But I’m writing this blog about an even more pressing topic- planetary change. The Stockholm Resilience Centre has released an outstanding demonstration, through interactive graphics, of how we can categorize the health of the planet along nine axes, from atmospheric loading and ocean change through biodiversity, identifying tipping points and boundaries that quantify just where we are along a continuum from healthful to Emergency Room to irreversibility. Their website is well worth your visit, and best of all their decadal effort is nailing the science of characterizing and measuring global boundaries as complex systems, in collaboration with scientists round the world. Science just published their latest full report, and I recommend giving this article a read: Planetary boundaries: Guiding human development on a changing planet. It is no longer behind a paywall, just a free registration roadblock; and you can access the figures without even registering here.

Their approach is refreshing because it frames our decisions and our planet’s future trajectory in terms of a complex system, with feedback loops that we can directly affect with our local and global decisions. We have only a few years to effect the kind of policy changes that will keep us in a safe operating margin; one of the authors expressed his concern that we don’t even have time to change the public’s mindset. And yet I believe it is a shift at the ground level- if we can become truly mindful at the global scale- that has the best possible chance of catalyzing the high-level changes we must see. Thanks to global social media, that groundswell of change can touch us more more quickly than ever before; so it’s time for technology to help us deeply rethink our relationship to the planet.

National Geographic: part 2 of 2 – human forecasters fail us

The January 2015 issue of National Geographic has a “Looking Ahead” leaf of predictions on the second and third pages. Unfortunately, I cannot find an on-line link to share with you. But what I read in these forecasts is the kinds of rhetorical exaggeration that I believe distracts our society from engaging with much more relevant, up-front issues such as technological underemployment, disempowerment and inequity.  Here is a sampling for you to privately roll your eyes and share:

Paul Saffo writes “A new religion could emerge in the next decade or two, perhaps based around the environment.” I believe he’s unaware of some religions rather older than negative ten years that heavily focus on our world.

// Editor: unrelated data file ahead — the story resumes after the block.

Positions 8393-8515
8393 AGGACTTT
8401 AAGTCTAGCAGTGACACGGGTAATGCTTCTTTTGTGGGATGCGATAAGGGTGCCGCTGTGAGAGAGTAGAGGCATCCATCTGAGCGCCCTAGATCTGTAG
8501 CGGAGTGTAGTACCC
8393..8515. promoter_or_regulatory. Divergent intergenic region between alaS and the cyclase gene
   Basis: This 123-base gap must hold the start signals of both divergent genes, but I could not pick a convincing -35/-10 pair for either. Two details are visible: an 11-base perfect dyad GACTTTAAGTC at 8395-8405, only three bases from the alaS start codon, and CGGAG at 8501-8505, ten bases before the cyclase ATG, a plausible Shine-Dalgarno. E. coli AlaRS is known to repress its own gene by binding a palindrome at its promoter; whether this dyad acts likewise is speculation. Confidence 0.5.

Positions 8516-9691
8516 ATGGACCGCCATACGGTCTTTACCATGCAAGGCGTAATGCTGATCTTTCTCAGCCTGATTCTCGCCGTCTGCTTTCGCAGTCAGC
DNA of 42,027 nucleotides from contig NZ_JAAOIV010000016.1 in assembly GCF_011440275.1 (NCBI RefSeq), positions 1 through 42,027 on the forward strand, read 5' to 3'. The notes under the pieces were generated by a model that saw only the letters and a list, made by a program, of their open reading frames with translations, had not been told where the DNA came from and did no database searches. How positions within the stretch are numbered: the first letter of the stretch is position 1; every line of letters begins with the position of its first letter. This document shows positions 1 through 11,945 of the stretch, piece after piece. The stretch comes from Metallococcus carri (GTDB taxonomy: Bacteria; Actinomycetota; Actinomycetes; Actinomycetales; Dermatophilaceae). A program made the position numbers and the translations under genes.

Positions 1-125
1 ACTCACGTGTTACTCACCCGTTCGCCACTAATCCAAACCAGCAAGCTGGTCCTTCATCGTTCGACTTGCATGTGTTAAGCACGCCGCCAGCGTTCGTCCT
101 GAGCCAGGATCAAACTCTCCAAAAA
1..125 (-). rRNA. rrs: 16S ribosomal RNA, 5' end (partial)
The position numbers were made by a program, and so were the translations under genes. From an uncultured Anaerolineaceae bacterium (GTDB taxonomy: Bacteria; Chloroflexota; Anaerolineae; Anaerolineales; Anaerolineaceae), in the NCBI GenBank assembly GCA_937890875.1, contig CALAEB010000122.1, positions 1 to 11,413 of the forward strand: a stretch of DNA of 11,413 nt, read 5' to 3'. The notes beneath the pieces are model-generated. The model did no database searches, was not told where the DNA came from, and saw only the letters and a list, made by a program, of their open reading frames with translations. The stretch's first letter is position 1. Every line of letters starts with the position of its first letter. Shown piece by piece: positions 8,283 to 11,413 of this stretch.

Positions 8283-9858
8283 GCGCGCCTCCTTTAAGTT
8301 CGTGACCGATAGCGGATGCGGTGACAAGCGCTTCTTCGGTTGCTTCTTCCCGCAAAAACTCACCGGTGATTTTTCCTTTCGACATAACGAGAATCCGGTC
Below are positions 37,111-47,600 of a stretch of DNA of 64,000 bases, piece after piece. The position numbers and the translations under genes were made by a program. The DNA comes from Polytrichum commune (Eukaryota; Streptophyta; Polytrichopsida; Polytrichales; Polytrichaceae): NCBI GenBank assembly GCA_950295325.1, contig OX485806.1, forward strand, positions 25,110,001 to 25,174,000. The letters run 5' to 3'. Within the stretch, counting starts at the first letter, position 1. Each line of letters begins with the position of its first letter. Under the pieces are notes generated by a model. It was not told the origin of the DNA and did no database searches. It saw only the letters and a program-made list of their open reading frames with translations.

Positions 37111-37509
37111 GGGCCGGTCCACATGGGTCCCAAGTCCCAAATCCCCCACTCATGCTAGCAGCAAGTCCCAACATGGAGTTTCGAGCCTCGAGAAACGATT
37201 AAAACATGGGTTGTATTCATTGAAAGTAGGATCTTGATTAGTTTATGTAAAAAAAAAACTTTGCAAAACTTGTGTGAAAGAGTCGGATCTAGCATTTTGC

Bertalan Mesko writes that “The 3-D printing revolution will produce affordable exoskeletons and prosthetic devices.” While it’s very exciting to see how 3-D printers have enabled custom prosthetics- and that is a huge success story- the exoskeleton bit…well, no. 3D printing is an expensive way to make electronics; and exoskeletons are a fantastically important idea if we are to increase the number of years that fragile, elderly may live without managed care. But realizing these means major advances in materials, motor and battery technology, not 3-D printing of the hard parts.

Byron Reese writes:

soon we will be able to solve all problems that are fundamentally technical. These problems include disease, poverty, hunger, energy and scarcity. If you can live a few years more, there is a real chance you will never die, since mortality may be just a technical problem we solve. All these advances will usher in a new golden age, freed from the scourges that have plagued humanity throughout our history.

Where to begin!? Poverty, scarcity, disease. These are not technical problems. These are social, cultural and deeply historical phenomena. And living forever in a few years? I strongly suggest you not start saving for your infinite-retirement payment plan. We are all mortal for many, many years yet. The technology optimism suffusing this quote scares me, because it enables us to see any hiccups along the way as temporary, and allows us to justify just about anything en route to a nirvana-ending, where all disease is eradicated, where all our plagues have left us, and we have invented heaven on earth, byte by byte. The very reason I wrote Robot Futures is to try to demonstrate that technological invention is not magically transformative; indeed, many of the challenges we face as members of the human society are only exacerbated by improving technology.

There are many more quotes worth reading on this two-page leaf. This is a reminder that there is a surfeit of narrow-minded optimism at play in our pundit universe, and readers will continue to have their breath taken away by forecasts that promise a gleaming tomorrow if we just let exponential technology innovation do its thing for a few more years.